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|Title:||Evolution of immune defence responses as incremental layers among Metazoa||Authors:||Miccoli, Andrea
Fausto, Anna Maria
|Journal:||THE EUROPEAN ZOOLOGICAL JOURNAL||Issue Date:||2021||Abstract:||
© 2021 The Author(s). Published by Informa UK Limited, trading as Taylor & Francis Group. Recent evidence show that the classical distinction between innate and acquired immunity can no longer be employed to thoroughly characterize immune defenses. As an example, both insects and vertebrates possess non-canonical defense activities that differ from those identified so far; namely, insects display immune memory and mammals show innate-like lymphocytes. At the base of these observations, it can be speculated that multicellular eukaryotes share immune cells deriving from ancestral granular and non-granular immunocytes as well as sets of soluble effectors and signaling immune-related molecules. On one hand, evolutionary pressure has selected genes coding for group-specific defense molecules; on the other, some cell types and gene products can be presently considered as being enriched with group-specific adaptations deriving from most ancient protostomes and deuterostomes. The immune defenses of more recent extant animal groups could then be seen as overlying layers constituted by both ancient cells retaining broad features for non-self defenses and more specialized cells and immunomodulatory molecules for group-specific capabilities.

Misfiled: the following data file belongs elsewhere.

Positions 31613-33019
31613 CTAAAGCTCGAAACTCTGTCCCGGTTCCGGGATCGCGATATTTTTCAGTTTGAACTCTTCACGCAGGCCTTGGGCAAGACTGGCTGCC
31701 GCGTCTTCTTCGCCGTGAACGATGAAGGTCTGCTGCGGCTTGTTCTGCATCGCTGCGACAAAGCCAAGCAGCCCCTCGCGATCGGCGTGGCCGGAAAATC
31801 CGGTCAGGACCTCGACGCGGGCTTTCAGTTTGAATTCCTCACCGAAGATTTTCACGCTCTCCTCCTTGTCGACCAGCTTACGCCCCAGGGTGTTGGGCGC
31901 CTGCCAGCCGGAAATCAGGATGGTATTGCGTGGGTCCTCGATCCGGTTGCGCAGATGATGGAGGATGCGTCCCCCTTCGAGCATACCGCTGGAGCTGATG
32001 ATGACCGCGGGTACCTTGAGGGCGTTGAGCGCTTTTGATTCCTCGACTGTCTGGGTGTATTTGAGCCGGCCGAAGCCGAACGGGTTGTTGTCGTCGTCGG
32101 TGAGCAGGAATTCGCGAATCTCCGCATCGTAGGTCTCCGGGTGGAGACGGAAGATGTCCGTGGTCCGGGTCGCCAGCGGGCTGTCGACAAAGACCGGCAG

|Appears in Collections:||A1. Articolo in rivista|
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checked on Jun 23, 2021
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